This season, 6-year MLB veteran Will Middlebrooks got to be a part of the NESN network doing pre and postgame shows before games and he got to be an analyst in the booth for the end of the season. Even though he may not be a household name to people outside of New England, Middlebrooks wants to share his perspective of the game to fans that may be different from others:
Middlebrooks was a guest on The Jared Carrabis Podcast this week and he said that he feels he can look at the game differently because the game didn’t come as easy to him as it did for other former big leaguers currently in the media.
“There’s something to be said and I take pride in this. I see the game differently than a lot of players that are in the media because a lot of players that are in the media are Hall-of-Famers. MLB Network, they want Hall-of-Famers or not even just Hall-of-Famers, players that had 10-15 year careers and were really good players. ESPN, they want Hall-of-Famers. FOX, TBS, they want Hall-of-Famers…I enjoy hearing what those guys have to say, but the game looked easy to them.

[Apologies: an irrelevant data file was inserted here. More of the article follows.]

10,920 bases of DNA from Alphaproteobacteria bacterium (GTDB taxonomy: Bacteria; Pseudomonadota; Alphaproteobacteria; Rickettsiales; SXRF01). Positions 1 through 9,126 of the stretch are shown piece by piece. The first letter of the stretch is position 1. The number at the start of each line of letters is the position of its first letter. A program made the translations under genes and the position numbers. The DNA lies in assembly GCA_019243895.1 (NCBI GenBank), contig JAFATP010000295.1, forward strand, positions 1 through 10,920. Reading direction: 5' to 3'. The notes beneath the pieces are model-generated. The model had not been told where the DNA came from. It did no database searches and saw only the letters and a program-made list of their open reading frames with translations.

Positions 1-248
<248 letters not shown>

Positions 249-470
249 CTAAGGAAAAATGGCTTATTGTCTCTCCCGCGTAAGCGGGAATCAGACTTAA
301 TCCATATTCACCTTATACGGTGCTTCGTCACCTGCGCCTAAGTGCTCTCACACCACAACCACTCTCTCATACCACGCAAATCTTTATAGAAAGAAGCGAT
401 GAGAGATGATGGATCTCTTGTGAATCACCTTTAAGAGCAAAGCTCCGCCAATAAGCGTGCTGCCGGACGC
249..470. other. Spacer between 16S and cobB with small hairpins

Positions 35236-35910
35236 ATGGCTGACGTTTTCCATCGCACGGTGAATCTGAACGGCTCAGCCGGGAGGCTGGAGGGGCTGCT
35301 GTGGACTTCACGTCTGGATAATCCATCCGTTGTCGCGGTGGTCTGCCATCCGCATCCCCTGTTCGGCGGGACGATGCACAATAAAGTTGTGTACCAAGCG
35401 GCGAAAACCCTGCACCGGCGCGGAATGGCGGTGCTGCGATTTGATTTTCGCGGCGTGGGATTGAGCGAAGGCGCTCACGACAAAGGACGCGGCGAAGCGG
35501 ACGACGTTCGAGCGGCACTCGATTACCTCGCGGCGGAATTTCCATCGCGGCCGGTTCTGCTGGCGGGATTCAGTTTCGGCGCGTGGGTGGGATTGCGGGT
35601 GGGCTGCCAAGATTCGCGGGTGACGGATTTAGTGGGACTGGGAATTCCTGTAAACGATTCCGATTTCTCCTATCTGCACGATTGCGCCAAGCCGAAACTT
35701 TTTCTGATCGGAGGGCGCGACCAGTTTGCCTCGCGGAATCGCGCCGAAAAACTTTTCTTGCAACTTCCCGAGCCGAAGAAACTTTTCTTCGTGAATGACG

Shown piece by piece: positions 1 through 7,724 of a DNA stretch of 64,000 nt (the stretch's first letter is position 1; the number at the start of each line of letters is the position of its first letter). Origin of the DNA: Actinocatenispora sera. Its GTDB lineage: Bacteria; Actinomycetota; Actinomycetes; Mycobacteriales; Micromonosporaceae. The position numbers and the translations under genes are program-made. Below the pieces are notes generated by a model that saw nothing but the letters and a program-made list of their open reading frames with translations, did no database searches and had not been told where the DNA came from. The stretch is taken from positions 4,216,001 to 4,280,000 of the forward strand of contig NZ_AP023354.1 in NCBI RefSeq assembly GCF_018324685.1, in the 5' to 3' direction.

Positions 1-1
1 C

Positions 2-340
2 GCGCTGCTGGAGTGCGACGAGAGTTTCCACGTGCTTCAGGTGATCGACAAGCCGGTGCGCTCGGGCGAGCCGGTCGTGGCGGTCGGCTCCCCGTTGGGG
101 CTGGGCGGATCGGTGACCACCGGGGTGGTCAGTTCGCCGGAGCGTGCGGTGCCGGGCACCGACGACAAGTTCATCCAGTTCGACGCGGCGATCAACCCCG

“I’m not going to say they didn’t grind or went through their own battles, but not like most of us. Most of us, it’s a really hard game and it beats the shit out of you for years and mentally you just crumble….I just feel like that’s what’s going to help me in being critical of players because I can explain to you why they screwed up.”
While in the booth, Middlebrooks knows his audience may not lean highly on analytics, but he knows he needs to blend in advanced stats in order to get people to come to the game so that baseball has its next generation of fans.
“It’s finding that line for this audience. You think about Boston and Red Sox fans, there’s way more 70-year-olds watching than 20-year-olds. That’s Red Sox baseball. The older you get, the more you probably love it….They want nothing to do with me talking about launch angle. They probably throw up in their mouths when I bring it up.
“But, if you want to grow the game, you need the younger generation to be those 70-year-olds one day and right now is when you kind of have to grab them. I’ll mix it in and I’ll find ways to mix it in in that old-school way.”